This post has an accompanying demo that can be found here.

Hot Linking The jQuery Validation Plugin

Microsoft allows hot linking of the Validation Plugin so you do not have to host the library. The URL of the plugin is:

Basic Validation

This form has very basic validation. It is ideal if you want quick and dirty validation of a form. All you have to do is put your validation rules into the class attribute for your form input elements (there are some other elements that these can go into). The form is automatically validated when the form submit button is clicked, but before the form is actually submitted.

In the example, the required value in the class attribute specifies that the field is required. Any value inside of the element is acceptable. It just cannot be blank. The email value in the class attribute requires that the value in the input field be an email address. The url value in the class attribute requires that the value in the input field be formatted as an URL (complete with the http:// at the beginning)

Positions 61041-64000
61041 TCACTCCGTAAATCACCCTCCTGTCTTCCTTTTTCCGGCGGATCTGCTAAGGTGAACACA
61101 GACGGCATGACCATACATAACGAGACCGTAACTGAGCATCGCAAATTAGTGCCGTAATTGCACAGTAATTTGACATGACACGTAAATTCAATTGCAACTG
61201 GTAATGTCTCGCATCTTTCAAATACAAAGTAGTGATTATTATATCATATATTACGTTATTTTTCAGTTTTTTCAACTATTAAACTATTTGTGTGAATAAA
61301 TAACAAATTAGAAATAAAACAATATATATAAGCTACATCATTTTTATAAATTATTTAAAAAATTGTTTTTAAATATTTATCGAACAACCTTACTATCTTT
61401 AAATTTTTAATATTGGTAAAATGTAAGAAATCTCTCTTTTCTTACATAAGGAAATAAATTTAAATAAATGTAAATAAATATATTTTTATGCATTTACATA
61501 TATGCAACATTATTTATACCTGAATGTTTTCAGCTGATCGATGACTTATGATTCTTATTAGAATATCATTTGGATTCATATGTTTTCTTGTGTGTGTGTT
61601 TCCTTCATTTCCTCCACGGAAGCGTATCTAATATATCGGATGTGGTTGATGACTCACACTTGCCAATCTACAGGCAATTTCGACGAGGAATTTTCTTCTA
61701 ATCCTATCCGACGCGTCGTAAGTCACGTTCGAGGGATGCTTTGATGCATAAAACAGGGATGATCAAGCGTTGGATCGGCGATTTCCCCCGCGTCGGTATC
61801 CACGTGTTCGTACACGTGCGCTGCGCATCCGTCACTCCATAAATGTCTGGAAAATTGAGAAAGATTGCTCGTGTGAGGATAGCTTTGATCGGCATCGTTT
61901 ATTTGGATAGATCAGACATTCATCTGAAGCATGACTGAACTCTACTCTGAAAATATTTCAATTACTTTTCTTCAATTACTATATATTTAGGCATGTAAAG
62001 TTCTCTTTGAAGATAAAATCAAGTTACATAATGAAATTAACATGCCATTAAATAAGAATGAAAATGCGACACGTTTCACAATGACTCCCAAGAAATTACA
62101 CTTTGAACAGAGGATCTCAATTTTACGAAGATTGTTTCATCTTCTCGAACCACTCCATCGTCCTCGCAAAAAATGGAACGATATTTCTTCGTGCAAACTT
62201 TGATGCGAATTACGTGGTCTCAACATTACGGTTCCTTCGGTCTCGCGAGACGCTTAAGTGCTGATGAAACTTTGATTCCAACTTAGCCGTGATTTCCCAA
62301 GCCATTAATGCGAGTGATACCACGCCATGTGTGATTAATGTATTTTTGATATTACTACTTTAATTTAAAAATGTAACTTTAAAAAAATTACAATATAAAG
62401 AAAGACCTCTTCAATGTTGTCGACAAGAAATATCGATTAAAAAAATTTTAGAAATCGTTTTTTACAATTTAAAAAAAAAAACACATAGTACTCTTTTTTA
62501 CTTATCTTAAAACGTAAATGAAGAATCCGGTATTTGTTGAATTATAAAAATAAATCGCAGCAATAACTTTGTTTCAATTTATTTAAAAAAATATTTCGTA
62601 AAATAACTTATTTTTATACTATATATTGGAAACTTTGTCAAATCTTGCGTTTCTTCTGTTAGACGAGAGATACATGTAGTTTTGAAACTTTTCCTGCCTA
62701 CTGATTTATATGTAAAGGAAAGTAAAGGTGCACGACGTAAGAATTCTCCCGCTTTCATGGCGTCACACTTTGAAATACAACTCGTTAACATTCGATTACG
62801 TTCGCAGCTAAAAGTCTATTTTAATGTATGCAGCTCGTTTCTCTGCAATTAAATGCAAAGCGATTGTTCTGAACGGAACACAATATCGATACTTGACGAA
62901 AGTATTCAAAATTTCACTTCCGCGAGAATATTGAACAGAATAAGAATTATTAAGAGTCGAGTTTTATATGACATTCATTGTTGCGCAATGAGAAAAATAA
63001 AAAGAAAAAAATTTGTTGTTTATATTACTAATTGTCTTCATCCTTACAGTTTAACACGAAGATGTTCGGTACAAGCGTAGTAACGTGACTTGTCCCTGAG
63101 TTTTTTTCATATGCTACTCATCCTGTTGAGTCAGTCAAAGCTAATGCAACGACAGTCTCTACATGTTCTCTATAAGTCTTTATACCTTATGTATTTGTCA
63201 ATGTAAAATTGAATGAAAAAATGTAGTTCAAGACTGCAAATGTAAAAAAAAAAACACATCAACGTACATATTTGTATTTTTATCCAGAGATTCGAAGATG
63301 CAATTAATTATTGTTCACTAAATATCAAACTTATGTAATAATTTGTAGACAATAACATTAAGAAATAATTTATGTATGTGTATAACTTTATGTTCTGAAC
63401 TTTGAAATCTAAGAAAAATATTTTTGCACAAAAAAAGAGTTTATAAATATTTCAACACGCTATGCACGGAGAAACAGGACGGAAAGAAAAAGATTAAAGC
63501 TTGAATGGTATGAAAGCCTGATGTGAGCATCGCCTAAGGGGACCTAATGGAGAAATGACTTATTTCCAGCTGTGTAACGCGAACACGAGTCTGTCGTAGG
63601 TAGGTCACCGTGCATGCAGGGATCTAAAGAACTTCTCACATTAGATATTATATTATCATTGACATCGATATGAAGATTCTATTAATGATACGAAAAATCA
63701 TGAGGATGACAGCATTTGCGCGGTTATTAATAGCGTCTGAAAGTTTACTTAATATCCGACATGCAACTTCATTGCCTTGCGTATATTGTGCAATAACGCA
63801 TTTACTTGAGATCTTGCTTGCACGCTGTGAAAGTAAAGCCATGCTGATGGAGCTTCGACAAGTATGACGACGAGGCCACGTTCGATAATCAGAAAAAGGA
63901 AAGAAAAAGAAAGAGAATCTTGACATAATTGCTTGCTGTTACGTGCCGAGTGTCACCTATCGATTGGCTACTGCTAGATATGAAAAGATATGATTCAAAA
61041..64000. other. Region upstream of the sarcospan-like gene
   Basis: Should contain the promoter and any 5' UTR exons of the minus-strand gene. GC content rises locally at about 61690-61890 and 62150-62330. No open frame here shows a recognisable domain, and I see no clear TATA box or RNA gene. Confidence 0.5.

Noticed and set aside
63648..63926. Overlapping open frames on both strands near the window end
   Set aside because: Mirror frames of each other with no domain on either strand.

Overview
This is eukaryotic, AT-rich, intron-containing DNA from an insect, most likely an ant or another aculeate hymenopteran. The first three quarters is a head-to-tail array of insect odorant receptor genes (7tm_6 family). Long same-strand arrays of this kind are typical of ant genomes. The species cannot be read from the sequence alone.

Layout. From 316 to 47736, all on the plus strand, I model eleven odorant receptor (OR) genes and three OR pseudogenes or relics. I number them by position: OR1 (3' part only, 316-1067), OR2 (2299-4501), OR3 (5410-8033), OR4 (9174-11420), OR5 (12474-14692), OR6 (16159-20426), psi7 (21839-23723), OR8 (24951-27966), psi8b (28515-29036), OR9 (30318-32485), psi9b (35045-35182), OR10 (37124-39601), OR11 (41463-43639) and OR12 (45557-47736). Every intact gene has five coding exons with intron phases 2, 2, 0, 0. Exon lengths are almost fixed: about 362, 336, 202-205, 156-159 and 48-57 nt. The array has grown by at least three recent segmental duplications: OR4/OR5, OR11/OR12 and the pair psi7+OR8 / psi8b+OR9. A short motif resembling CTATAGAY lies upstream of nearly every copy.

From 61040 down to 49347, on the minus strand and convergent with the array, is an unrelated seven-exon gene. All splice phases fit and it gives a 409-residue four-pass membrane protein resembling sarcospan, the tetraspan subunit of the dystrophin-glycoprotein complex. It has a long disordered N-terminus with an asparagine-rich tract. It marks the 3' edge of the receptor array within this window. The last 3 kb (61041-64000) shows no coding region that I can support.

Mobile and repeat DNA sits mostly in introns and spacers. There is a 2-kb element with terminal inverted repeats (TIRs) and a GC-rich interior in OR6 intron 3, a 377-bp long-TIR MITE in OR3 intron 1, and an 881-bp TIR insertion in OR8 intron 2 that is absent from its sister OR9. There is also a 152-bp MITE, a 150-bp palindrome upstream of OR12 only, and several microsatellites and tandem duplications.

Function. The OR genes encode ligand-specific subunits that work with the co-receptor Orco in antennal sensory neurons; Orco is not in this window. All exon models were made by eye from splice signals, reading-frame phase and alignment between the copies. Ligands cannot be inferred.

Some of the basic validation can take place outside of the class attribute. These tend to go inside of their own attributes on the input element. For example, the minlength attribute. The minlength attribute, specifies that the input tag be a specific length.

Use jQuery To Disable Right Clicking On Your Page

Let me be clear about one thing before we begin. I think that doing this is obnoxious. If you really think you can achieve something by stopping right clicking, you are wrong. If someone wants to get to something on the right click, they will find a way around it.

Having said that, jQuery makes it extremely easy to disable right clicking on your pages. All you have to do is enter the following code:

    return false;